Hurricane Sandy: How you can help
Our thoughts and prayers are with our Girl Scout sisters, their families and others affected by the destruction Hurricane Sandy left behind earlier this week—more than a dozen Girl Scout councils were affected, as well as Girl Scouts of the USA offices, which are expected to reopen no earlier than Monday, Nov. 5. At this time, many disaster relief organizations are not able to accept in-kind donations such as food, clothing or furniture. While Girl Scouts does not allow fundraising on behalf of outside organizations, we recognize that sending funds may be the quickest and most effective way to lend a hand during this difficult time.
Below is a list of ways individuals can help:
The Red Cross opened more than 250 shelters across 16 states that provided overnight stays to nearly 11,000 people the night the superstorm made landfall. Go online to make a donation, call 1-800-RED-CROSS (1-800-733-2767) or text the word REDCROSS to 90999 to make a $10 donation. Nearly 360 Red Cross blood drives have been cancelled due to the storm, representing a loss of as many as 12,000 blood and platelet products. The Red Cross is asking people who are eligible, especially in places not affected by the storm, to schedule a blood donation now. To schedule a donation time or get more information about giving blood, visit redcrossblood.org or call 1-800-RED-CROSS (1-800-733-2767). Blood donors must be at least 17 years of age, meet weight and height requirements and be in general good health. Donors should bring their Red Cross blood donor card or other form of positive ID to the donation station.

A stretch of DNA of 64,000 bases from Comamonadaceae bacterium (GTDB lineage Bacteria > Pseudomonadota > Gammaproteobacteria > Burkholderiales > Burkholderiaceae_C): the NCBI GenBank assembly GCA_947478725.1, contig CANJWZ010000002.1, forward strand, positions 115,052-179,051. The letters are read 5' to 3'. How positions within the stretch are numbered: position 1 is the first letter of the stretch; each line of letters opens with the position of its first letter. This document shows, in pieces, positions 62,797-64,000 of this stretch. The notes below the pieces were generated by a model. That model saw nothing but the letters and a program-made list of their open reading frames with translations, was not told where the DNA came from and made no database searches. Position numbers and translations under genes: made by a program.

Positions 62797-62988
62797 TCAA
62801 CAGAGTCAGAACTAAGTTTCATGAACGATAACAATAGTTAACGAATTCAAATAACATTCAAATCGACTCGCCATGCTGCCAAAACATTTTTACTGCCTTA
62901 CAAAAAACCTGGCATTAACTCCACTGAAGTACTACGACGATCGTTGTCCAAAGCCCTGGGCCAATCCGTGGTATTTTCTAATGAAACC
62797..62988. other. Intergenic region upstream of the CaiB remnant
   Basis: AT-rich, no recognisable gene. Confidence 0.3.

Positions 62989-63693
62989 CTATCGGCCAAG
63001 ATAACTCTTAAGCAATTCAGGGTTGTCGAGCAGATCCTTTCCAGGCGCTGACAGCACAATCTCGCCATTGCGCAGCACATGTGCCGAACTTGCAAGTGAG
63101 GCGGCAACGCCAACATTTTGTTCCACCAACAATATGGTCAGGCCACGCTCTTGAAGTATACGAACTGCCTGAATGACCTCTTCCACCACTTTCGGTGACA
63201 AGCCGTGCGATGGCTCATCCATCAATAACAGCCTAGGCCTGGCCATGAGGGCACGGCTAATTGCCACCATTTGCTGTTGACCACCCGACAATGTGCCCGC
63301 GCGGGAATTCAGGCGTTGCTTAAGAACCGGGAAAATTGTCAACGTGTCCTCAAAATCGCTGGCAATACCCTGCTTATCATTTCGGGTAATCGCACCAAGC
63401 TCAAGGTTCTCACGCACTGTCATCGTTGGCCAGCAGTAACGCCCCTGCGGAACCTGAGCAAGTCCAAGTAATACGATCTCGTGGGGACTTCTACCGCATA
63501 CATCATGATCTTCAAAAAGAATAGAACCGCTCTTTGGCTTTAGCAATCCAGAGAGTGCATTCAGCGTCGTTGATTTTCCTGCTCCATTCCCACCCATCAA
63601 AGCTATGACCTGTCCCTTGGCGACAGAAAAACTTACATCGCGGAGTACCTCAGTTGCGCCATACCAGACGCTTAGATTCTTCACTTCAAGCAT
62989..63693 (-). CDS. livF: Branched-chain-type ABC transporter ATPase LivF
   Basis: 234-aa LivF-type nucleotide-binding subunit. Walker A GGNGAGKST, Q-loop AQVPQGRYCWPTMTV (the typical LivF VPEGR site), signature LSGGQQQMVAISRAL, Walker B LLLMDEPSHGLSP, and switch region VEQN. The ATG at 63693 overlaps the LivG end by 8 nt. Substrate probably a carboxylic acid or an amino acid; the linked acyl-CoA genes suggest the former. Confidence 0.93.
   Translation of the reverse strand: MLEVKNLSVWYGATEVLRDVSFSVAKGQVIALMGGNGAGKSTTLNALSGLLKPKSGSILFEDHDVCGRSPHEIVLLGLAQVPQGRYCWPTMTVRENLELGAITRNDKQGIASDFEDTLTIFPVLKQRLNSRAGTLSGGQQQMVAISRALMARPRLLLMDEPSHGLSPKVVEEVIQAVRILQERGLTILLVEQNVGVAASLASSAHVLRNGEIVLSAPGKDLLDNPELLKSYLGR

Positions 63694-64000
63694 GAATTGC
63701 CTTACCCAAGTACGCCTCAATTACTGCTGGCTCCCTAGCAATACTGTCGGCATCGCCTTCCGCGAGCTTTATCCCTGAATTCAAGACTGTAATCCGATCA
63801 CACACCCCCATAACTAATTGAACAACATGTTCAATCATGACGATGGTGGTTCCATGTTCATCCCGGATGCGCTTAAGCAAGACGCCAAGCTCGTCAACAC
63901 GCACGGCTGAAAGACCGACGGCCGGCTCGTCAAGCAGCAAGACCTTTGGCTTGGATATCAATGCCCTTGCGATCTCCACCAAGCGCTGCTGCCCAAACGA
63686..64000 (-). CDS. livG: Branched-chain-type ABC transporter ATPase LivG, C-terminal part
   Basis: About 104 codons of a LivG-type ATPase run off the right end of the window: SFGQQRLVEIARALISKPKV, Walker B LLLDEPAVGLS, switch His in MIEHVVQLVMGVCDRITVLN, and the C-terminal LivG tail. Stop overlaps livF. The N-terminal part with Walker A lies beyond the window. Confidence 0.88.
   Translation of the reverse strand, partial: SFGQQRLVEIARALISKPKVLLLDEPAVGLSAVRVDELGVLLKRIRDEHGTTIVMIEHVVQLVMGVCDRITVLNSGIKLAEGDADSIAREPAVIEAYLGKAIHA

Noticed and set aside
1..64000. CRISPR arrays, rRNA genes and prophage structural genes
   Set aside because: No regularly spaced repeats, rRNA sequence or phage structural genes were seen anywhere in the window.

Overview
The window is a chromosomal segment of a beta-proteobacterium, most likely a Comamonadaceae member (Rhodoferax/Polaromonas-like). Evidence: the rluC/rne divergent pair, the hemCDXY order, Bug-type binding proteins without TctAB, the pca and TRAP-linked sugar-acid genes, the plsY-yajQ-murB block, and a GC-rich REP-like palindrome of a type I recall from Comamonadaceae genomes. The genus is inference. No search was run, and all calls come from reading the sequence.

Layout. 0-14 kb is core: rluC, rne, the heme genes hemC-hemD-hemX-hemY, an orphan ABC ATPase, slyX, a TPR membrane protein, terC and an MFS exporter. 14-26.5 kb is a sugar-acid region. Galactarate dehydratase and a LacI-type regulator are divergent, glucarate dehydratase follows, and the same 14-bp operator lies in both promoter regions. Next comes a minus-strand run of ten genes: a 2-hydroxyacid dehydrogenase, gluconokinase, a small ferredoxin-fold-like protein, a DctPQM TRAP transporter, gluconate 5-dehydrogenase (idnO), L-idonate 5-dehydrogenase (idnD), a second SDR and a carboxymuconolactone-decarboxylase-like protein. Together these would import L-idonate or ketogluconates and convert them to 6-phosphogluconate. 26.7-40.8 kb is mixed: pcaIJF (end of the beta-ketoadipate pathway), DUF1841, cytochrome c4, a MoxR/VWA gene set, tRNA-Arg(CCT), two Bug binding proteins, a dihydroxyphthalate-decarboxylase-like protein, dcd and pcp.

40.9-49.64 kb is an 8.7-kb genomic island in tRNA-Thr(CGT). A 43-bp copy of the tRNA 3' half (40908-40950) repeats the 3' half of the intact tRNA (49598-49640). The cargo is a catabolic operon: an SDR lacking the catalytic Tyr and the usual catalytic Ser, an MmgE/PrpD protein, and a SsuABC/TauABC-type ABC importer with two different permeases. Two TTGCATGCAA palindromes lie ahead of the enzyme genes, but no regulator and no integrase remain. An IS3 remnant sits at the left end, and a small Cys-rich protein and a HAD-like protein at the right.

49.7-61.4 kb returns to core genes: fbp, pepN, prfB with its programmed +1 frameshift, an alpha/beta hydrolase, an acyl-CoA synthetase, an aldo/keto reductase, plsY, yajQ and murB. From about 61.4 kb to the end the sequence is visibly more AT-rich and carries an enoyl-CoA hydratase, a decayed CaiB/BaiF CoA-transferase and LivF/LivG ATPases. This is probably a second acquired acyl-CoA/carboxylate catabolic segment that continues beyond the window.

The Salvation Army is currently serving Hurricane Sandy survivors and first responders in seven states with food, water, cleanup kits, emotional and spiritual care and more. To support the Salvation Army's Emergency Disaster Services fund, go online or call 1-800-SAL-ARMY (725-2769). Donate $10 to the disaster relief by texting the word STORM to 80888 and confirming the donation with the word “Yes.”
Team Rubicon, a disaster relief organization composed of veteran volunteers, has sent more than 100 team members on 11 teams to the East Coast, making it the largest Team Rubicon response to date. Team Rubicon's mission is to "unite the skills and experience of military veterans with medical professionals" in crisis situations.